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10 steps to building a high-performing creative workflow

10 min read
Katie Oberthaler

Behind any great creative team is a powerful creative workflow that keeps the fickle feedback process on track and loose deadlines on target.

However, organizing a new creative process, or overhauling the flow of your creative team’s existing way of working, can be daunting for even the most detailed creative project manager 

With so many stakeholders, versions, phases, and assets across projects, there’s a lot to keep in play at any given time. Structuring content production steps into a predictable flow that works for everyone may seem complex from the outset, especially when creative teams need a level of flexibility in their work and revisions.

In fact, one of the most common questions we get from creative teams that want to build better workflows is: Just how much detail and automation should I build into our creative process? 

Creative workflows will look slightly different for every team–there’s truly no one-size-fits-all workflow. However, the right mechanics apply across all kinds of creative work. 

In this article, we’ll cover the building blocks of how to bring more structure and control to your creative process and create a standardized creative workflow for any project.

What we'll cover

What defines a creative workflow?

A creative workflow is a process in which creative teams generate ideas and new content, approve new designs, and execute campaigns and projects.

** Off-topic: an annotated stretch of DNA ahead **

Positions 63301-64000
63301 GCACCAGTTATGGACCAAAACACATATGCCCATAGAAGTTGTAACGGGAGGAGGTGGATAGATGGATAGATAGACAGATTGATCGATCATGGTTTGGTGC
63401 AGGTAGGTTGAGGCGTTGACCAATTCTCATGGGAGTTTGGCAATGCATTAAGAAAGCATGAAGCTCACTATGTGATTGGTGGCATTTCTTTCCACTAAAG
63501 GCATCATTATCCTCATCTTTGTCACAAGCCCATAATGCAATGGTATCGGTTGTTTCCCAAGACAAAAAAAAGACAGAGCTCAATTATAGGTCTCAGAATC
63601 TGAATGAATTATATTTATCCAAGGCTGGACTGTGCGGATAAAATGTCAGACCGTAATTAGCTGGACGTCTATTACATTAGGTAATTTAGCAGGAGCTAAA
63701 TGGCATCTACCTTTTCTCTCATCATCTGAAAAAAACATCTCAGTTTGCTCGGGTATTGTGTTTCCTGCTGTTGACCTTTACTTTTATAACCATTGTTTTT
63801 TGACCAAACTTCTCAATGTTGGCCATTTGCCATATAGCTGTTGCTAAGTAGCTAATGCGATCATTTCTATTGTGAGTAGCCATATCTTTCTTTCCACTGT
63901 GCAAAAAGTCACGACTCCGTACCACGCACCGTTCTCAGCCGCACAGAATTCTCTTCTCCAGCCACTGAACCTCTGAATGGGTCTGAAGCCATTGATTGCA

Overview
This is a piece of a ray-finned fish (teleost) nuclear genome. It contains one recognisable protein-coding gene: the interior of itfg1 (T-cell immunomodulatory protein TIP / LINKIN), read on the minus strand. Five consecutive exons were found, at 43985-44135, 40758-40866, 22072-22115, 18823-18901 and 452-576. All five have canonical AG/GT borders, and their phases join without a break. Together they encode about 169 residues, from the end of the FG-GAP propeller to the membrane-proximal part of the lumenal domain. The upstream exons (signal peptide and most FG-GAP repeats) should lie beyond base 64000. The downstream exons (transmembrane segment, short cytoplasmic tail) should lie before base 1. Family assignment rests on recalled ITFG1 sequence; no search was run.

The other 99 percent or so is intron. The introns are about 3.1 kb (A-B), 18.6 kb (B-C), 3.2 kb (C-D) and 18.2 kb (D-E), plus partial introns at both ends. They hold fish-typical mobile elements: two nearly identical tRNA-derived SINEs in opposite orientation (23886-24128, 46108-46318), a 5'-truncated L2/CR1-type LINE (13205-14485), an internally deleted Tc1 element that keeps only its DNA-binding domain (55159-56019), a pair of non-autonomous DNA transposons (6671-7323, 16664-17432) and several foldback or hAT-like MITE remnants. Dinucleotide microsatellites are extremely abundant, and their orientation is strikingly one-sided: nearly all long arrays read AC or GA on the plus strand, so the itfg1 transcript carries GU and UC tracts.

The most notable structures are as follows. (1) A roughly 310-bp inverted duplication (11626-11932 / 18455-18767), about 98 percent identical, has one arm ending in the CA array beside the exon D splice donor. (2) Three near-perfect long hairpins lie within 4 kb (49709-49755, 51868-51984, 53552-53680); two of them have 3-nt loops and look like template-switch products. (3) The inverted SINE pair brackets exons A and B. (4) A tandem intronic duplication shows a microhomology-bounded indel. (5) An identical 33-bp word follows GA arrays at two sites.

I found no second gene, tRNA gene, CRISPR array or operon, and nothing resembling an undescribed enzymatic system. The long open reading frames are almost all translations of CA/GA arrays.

The process usually boils down to organizing key areas of a project: which team member will be in charge of what, when tasks are due, and what the overall timeline will be. It's a way to see the flow of a project's movement—from concept to revisions to final approval.

A creative workflow shows team leaders who is in charge of what part of a project, the status of each campaign component, and a history of changes and approvals. 

Why you need a structured creative workflow process

Although creative agencies thrive on imagination, the process of starting to completing a project must be structured and organized. A lack of organization within a creative team can lead to needless rounds of edits, often unnecessary version creation, and as a result, missed deadlines. Plus, a lack of clarity about individual roles can cause confusion among creative teams. Missed deadlines or unclear feedback—even if they’re not anyone’s fault—can damage your team’s reputation. 

A successful creative workflow helps:

  • Prioritize project bandwidth and revisions and assign them to the right team member